That task will be made somewhat easier by the fact that hatchery production is being restored after more than six years of restoration aimed at securing water sources free of whirling disease. Ten of 13 state hatcheries have been certified clean. The next watershed will be the April testing of the Rifle Falls hatchery, the state's largest with a capacity for 700,000 catchable-size fish.
Hughes aims to have the Roaring Judy and Pitkin units certified by 2004. Two smaller units, Chalk Cliffs and Watson, never can be cleansed and will be used to produce trout for waters not connected to any salmonid habitat.
When the Wednesday deadline arrives for a total ban on stocking infected fish in trout habitat, Hughes now can discharge an arsenal that contains between 3 million and 3.3 million catchable trout. Included in that number are about 875,000 to be purchased from private growers.
"That figure would have been 3.9 million but for the drought," Hughes said of a condition that severely restricts water supplies and carrying capacity at several hatcheries. Hughes expects DOW units to produce 3.75 million clean catchables in 2004, compared to pre-WD average of 4.68 million.
As a hedge against drought, Hughes plans to stock catchable trout earlier in the season, putting them in before the angling public and before warm temperature sets in.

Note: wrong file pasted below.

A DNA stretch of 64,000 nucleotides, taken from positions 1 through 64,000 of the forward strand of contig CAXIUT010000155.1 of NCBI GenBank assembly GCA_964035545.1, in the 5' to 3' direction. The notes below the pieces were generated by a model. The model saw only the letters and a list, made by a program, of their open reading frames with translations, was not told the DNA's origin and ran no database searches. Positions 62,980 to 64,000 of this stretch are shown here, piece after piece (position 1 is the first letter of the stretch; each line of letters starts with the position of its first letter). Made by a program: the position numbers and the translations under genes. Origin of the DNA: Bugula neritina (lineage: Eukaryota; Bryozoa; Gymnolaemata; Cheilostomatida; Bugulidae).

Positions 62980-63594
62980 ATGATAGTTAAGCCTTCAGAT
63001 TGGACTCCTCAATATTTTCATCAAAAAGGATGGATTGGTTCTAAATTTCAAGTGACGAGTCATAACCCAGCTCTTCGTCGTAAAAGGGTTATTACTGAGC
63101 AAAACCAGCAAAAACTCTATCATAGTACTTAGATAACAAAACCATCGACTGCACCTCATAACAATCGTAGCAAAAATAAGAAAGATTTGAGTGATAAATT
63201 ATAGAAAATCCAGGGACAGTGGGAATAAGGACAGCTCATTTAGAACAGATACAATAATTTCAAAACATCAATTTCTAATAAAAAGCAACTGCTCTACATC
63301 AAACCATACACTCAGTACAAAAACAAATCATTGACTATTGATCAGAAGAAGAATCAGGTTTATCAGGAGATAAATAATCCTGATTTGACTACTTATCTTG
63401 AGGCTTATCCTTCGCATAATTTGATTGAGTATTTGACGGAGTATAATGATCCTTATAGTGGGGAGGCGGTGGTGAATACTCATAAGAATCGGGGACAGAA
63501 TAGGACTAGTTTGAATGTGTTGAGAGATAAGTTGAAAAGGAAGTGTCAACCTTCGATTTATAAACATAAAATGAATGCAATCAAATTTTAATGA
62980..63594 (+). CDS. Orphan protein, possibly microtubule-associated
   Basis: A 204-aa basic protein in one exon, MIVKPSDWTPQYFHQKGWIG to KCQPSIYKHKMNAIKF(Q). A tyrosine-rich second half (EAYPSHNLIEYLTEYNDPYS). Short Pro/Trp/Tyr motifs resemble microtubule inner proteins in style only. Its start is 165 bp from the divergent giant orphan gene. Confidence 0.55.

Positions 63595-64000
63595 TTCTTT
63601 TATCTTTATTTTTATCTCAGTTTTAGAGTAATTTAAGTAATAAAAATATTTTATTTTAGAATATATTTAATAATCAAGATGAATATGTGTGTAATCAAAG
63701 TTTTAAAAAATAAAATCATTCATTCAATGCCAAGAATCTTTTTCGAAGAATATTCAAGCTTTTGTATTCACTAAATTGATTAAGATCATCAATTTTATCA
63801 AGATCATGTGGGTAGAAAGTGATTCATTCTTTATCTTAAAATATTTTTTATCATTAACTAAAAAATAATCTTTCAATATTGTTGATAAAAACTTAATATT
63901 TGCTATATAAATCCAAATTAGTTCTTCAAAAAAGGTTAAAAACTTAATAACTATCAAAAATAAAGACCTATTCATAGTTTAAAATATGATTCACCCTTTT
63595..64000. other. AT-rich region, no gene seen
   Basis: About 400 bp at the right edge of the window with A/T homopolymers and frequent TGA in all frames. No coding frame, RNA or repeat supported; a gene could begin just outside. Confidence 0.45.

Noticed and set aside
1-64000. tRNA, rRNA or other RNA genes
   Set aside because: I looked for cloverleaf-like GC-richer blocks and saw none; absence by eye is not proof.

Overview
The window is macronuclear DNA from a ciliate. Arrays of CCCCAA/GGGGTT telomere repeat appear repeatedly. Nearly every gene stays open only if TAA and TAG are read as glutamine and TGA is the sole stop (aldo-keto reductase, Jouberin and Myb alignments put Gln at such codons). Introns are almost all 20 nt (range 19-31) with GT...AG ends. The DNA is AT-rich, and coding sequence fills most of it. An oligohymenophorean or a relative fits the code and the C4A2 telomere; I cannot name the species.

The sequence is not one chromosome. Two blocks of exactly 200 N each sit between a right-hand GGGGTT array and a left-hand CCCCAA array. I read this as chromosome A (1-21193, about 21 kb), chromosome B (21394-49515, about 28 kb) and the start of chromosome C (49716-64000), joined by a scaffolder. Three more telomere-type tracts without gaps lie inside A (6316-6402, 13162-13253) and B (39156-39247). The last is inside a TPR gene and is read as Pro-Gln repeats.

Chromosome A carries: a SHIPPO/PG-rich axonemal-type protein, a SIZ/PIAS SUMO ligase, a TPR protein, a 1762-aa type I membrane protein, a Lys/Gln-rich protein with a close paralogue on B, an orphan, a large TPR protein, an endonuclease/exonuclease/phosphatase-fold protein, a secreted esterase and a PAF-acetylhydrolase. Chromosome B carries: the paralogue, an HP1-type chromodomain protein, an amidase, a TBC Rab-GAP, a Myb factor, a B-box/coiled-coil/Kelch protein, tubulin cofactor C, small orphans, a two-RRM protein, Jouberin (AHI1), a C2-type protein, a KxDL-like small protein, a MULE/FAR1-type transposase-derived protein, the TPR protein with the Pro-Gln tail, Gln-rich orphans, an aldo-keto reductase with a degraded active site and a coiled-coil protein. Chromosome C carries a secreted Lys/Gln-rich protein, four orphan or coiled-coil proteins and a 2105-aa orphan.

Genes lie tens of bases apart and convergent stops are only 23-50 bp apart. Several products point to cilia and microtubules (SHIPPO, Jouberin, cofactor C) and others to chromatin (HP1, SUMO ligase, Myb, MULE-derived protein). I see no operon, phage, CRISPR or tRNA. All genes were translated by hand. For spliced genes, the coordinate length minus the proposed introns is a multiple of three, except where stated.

DOW will stock fewer catchable trout in streams, favoring a put-and-grow strategy featuring subcatchables. Hughes also expressed keen interest in WD-resistant rainbow strains such as those that evolved in Europe, while also emphasizing continuing research into ways to mitigate the impact of the disease in all the waters where it currently exists.
Hughes also faces a considerable challenge in filling vacancies on his staff of field biologists while dealing with budget constraints. He confirmed that Greg Gerlich has been confirmed as statewide urban aquatic access coordinator, a move that leaves vacant the vital area biologist position in South Park, where drought impact is most severe.
That position ranks well down a list on which the Denver metro warmwater post has top priority, followed by the recently vacated northwest area posting and a Montrose-area opening that has existed for two years.
"I'll rely strongly on my aquatic staff in working out a plan to deal with all our challenges," Hughes said. "I truly believe we have some of the best biologists in the country. They're very passionate about their work."
Jeff "Jesse" James - Owner of Jesse's Hunting & Outdoors
You can always tell who's in 2nd place by who's whining and crying the most. - Old hockey coach.
Dum spiramus tuebimur
Advertise on JHO / Blogs / Fishing Guide/Outfitter reviews / Facebook - JHO / Gear Reviews / Home, Main Page / Hunting Guide/Outfitter Reviews / Links / Online Store / Photo/Video Gallery / Sponsors / Turkey Scratchins blog / Twitter - Follow JHO / YouTube Channel
"In the beginning of a change, the patriot is a brave and scarce man, hated and scorned. When the cause succeeds, however, the timid join him... for then it costs nothing to be a patriot." -Mark Twain